Central and Eastern European Alterglobalists
This book examines the alterglobalist activists in Poland, the Czech Republic, and Hungary. Based on lengthy ethnographic fieldwork and numerous in-depth interviews with key figures of the movement, it covers mobilizations and actions between 1998 and 2011 and analyzes the process of adapting the alterglobalist way of thinking, claims and organizational modes in post-socialist countries. By pointing out the main challenges the movement faced, the author discusses the ways it tried to overcome these. The main argument is that the post-communist legacy (expressed in low levels of mobilization, in rejection of leftist ideals and discourse and in deep mistrust towards political life) had a tremendous impact on the formation and the shape of the alterglobalist movement in the region.
Chapter 6: The scene – the cultural background of the movement
One of the ways in which the alterglobalist movement can be analyzed is by looking at its cultural aspects. Being different from the previous movements or waves of mobilization – in its structure; organizational forms; and so on –, the alterglobalist movement can be seen as a more countercultural than others. Taking into account the ‘temporality’ of the movement, manifested by its presence in the public sphere only during large-scale protests and campaigns, more time should be devoted to analyzing the cultural background of the movement. This background helped to mobilize crowds of people during demonstrations, and at the same time it influenced the effect the politicized movement has on the mainstream and popular culture. With regard to the latter, I was especially interested in the fringes of the movement – certain initiatives inspired by the core groups that drew lots of attention, but were not at the center of the movement’s activities, and the people that participate in these are not the devoted hardcore activists, and are not recognized (by others) as activists.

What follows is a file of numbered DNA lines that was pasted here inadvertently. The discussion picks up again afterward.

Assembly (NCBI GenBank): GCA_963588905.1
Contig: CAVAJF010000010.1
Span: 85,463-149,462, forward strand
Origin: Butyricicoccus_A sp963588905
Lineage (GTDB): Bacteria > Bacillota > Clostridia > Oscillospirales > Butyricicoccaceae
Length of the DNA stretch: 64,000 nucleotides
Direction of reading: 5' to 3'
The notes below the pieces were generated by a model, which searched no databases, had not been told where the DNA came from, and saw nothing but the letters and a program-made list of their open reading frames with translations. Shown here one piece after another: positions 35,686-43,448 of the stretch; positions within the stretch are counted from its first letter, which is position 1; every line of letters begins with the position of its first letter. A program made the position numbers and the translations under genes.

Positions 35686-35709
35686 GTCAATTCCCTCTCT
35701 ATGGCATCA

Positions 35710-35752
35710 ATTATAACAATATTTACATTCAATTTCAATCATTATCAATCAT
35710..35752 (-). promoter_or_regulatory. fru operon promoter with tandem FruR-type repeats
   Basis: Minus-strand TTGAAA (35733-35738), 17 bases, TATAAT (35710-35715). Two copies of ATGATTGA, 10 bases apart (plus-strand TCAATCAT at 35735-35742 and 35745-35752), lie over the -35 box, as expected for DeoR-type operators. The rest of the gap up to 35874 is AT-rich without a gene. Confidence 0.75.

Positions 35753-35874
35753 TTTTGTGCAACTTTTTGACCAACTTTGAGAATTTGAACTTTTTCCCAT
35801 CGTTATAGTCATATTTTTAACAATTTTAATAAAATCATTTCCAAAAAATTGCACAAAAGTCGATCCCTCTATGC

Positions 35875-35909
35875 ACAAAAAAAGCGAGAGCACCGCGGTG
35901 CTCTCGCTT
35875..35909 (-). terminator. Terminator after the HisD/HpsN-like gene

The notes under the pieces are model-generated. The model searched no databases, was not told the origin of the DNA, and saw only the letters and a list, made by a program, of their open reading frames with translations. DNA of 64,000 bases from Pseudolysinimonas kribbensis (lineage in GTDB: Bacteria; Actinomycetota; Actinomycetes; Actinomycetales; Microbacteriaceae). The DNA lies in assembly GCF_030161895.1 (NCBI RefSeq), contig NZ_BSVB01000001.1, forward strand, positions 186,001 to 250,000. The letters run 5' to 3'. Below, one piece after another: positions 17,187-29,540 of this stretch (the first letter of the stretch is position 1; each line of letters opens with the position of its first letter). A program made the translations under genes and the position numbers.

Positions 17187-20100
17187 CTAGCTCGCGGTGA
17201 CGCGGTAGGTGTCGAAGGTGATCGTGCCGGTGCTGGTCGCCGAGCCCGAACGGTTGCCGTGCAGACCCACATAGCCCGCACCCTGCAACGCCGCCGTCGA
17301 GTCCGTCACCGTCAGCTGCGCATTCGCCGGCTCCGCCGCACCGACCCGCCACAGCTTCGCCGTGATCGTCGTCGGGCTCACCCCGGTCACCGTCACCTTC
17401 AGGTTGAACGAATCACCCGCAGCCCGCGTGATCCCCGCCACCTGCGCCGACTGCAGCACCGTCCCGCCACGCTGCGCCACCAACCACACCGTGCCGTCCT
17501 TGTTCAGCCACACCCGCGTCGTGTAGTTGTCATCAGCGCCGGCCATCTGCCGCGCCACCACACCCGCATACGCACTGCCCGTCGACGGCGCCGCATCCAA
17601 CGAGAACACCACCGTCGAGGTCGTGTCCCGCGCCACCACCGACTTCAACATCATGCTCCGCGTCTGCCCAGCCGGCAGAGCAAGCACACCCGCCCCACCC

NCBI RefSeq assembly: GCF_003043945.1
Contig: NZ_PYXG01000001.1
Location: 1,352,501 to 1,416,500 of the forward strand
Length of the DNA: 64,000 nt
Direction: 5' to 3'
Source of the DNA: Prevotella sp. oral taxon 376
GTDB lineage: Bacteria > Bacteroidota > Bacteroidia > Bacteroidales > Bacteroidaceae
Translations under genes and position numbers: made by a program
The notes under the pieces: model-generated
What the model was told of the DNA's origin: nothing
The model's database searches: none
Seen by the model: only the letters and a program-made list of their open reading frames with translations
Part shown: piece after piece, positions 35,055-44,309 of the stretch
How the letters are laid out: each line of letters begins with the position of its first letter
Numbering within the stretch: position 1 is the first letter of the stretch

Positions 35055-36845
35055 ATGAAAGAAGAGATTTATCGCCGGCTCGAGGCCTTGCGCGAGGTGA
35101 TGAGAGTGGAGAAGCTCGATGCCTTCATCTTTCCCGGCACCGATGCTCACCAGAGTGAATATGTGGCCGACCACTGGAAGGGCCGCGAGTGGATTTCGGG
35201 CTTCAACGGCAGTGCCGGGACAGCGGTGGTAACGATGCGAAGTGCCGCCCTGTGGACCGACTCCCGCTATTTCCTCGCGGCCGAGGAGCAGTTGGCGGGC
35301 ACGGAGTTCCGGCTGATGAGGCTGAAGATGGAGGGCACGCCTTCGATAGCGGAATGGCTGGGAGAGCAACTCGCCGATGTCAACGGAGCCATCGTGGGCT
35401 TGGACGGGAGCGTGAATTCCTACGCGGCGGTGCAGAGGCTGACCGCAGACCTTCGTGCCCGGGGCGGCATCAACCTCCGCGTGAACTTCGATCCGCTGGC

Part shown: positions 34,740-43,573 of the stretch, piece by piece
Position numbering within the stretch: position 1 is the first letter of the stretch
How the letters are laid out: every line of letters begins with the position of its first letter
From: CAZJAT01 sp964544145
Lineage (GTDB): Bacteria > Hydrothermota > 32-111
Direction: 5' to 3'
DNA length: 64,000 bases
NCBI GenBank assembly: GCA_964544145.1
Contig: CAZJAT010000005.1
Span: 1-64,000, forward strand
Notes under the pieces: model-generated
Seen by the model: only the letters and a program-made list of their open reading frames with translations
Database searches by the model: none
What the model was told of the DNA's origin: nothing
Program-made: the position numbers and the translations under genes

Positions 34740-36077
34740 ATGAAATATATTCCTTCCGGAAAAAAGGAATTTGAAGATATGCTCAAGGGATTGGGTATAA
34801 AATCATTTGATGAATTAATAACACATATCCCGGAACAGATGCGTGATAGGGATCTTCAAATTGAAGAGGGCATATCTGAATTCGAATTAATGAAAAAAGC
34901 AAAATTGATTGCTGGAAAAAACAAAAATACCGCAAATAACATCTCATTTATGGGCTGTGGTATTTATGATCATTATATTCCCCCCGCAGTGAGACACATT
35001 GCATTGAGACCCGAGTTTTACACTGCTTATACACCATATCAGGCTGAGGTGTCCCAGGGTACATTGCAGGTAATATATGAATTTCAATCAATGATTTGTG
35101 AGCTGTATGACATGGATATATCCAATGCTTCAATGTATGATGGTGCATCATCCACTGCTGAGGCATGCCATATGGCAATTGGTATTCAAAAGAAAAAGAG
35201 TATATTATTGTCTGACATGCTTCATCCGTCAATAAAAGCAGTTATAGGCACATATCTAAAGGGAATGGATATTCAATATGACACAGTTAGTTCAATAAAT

The purpose of this chapter is to see whether the alterglobalist movement in the region has some other sources than the ones mentioned before. According to my observations, many of the groups and activists I was studying had strong subcultural ties (especially with punk and hardcore music subcultures) even if some of them tried to move away from such connection. Nevertheless some of the vocabulary they used (such as the ‘scene’), their outfits or design...
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